This is one of the more popular choices I see at the club. This string is one of the best for overall durability, feel and power. It costs a little more than the basic Supernick, but is well worth the investment.
This string is similar the the above Powernick 18. It's the same gauge and made of the same material, but I would say has slightly more feel or touch. Some kids also just prefer blue string!
This string is not very popular from what I see in Canada, but I like this the best of all the Ashaway strings. It has a little more texture and feel to the string. The string is slightly thicker, but it doesn't really last any longer because of the texture. If you like to slice the ball and already use Powernick 18 or Ultranick 18, give this one a try.
X-One Biphase 1.18
This string has the most power of any Technifibre string. Because this string still has the same multifilament as the other classic green string it still has good feel to it. The durability is average, but pretty good for a Tecnifibre string. If you are looking for more power and don't want to loose your feel, give this one a try!
305 Gauge 17/ 1.20
This string is another top of the line choice. It doesn't have quite as much power with as the X-One, but has slightly more feel. This is a great choice for someone that likes to slice the ball.
305 Gauge 18/ 1.10
This string is the same as the one above, but is a thinner gauge. This is my string of choice. Because it is thinner, it is actually slightly lighter and I feel it has more tough. The only issue with this string is that is has poor durability. On average I break 1 set of strings per week, but I also have the luxury of owning a stringing machine. I only recommend this to 3 types of people. Those who have multiple racquets, as you need at least 3 to go to a tournament with. Those that have their own stringing machine (as it will get expensive). And finally those that are highly competitive and play at advanced level as you will notice the difference (because it's just the best!).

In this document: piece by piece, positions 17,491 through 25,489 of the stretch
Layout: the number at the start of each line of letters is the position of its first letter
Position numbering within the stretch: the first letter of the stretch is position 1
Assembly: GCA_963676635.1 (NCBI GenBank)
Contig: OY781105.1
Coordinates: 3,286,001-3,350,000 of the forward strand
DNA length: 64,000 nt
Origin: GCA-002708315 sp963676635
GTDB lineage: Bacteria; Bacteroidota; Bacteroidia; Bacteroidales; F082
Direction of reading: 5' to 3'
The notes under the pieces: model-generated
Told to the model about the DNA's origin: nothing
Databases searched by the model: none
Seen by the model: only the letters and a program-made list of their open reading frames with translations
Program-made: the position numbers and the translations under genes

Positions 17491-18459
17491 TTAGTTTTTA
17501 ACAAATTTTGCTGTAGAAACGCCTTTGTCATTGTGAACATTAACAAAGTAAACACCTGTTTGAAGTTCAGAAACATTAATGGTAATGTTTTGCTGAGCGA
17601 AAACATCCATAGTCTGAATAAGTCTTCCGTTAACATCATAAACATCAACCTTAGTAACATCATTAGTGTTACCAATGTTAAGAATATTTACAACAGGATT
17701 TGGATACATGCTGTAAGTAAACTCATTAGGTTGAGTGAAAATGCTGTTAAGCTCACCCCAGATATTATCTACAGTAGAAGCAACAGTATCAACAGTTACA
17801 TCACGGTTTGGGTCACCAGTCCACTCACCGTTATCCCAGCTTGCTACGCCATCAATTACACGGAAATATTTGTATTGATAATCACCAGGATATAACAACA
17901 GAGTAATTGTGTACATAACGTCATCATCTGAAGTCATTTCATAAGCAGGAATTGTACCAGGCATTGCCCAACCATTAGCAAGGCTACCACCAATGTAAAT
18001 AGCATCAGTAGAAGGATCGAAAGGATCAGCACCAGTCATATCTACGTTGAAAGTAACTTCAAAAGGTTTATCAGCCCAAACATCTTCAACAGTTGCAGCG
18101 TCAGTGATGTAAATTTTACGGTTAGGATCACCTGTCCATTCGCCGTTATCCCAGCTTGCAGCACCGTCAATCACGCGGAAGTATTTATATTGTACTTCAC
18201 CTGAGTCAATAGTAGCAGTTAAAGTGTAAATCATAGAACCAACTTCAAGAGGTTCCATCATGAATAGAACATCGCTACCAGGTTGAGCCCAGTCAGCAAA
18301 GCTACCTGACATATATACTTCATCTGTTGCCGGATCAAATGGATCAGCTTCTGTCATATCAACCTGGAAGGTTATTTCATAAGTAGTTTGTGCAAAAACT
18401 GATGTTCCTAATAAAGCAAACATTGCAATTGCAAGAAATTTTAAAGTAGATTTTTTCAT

I know Tecnifibre has the 305+. I've only tried it once and I didn't care for it much. I haven't had enough experience with it to give a more thorough review.
I know there are lots of other companies that make string. There are probably even some very good products out there that I have never even heard of, but I cannot review them because I'm unfamiliar with the. If you want to ensure you are playing with a high quality string, try out an Ashaway or Tecnifibre model.
I'm always interested in hearing what types of string people like to use? Do you have another make or model that you really like? I'm always looks for suggestions. I'm not sponsored by any companies so there is no conflict of interest in any of my reviews.
Also, if you are a squash family and go through a lot of strings, you may want to invest in a squash stringer. My dad did when I was about 10 years old and I've strung well over a thousand racquets an still use the same stringer to this day. You can always start with a cheap tabletop stringer which should only cost a few hundred dollars. These tabletop string machines do the trick, but if you're doing a lot of stringing you'll eventually want something more study. If you do this, just makes you you don't start undercutting your squash club's string service. That's part of the way squash clubs and coaches make a living.
Play around with the types of string and the tension. You may just find something that suits your game better. If you're not sure what you're looking for, ask yourself what characteristics are you looking for in a string? Durability, power, control/feel, or just the colour?